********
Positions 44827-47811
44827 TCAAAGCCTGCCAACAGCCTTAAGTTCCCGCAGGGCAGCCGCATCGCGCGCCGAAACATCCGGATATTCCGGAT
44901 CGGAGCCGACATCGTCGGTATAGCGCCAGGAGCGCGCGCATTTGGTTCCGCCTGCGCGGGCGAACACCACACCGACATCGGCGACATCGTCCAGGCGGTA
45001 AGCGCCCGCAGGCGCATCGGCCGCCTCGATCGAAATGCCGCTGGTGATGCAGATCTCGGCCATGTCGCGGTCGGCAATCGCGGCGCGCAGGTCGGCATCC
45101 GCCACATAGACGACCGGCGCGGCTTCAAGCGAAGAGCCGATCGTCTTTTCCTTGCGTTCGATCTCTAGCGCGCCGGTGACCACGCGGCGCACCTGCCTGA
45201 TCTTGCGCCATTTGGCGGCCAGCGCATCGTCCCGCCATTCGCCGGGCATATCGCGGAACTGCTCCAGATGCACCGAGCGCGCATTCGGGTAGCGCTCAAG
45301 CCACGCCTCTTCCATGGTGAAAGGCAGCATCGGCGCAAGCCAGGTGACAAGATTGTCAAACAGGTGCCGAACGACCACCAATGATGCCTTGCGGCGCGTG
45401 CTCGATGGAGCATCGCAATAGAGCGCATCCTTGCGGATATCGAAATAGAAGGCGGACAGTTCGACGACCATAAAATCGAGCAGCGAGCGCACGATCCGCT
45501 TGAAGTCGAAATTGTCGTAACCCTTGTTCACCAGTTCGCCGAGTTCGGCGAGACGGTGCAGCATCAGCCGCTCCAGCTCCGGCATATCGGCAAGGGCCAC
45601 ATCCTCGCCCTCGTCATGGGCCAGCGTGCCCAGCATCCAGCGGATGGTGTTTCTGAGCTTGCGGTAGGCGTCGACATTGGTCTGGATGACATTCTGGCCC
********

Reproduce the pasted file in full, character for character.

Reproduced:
Positions 44827-47811
44827 TCAAAGCCTGCCAACAGCCTTAAGTTCCCGCAGGGCAGCCGCATCGCGCGCCGAAACATCCGGATATTCCGGAT
44901 CGGAGCCGACATCGTCGGTATAGCGCCAGGAGCGCGCGCATTTGGTTCCGCCTGCGCGGGCGAACACCACACCGACATCGGCGACATCGTCCAGGCGGTA
45001 AGCGCCCGCAGGCGCATCGGCCGCCTCGATCGAAATGCCGCTGGTGATGCAGATCTCGGCCATGTCGCGGTCGGCAATCGCGGCGCGCAGGTCGGCATCC
45101 GCCACATAGACGACCGGCGCGGCTTCAAGCGAAGAGCCGATCGTCTTTTCCTTGCGTTCGATCTCTAGCGCGCCGGTGACCACGCGGCGCACCTGCCTGA
45201 TCTTGCGCCATTTGGCGGCCAGCGCATCGTCCCGCCATTCGCCGGGCATATCGCGGAACTGCTCCAGATGCACCGAGCGCGCATTCGGGTAGCGCTCAAG
45301 CCACGCCTCTTCCATGGTGAAAGGCAGCATCGGCGCAAGCCAGGTGACAAGATTGTCAAACAGGTGCCGAACGACCACCAATGATGCCTTGCGGCGCGTG
45401 CTCGATGGAGCATCGCAATAGAGCGCATCCTTGCGGATATCGAAATAGAAGGCGGACAGTTCGACGACCATAAAATCGAGCAGCGAGCGCACGATCCGCT
45501 TGAAGTCGAAATTGTCGTAACCCTTGTTCACCAGTTCGCCGAGTTCGGCGAGACGGTGCAGCATCAGCCGCTCCAGCTCCGGCATATCGGCAAGGGCCAC
45601 ATCCTCGCCCTCGTCATGGGCCAGCGTGCCCAGCATCCAGCGGATGGTGTTTCTGAGCTTGCGGTAGGCGTCGACATTGGTCTGGATGACATTCTGGCCC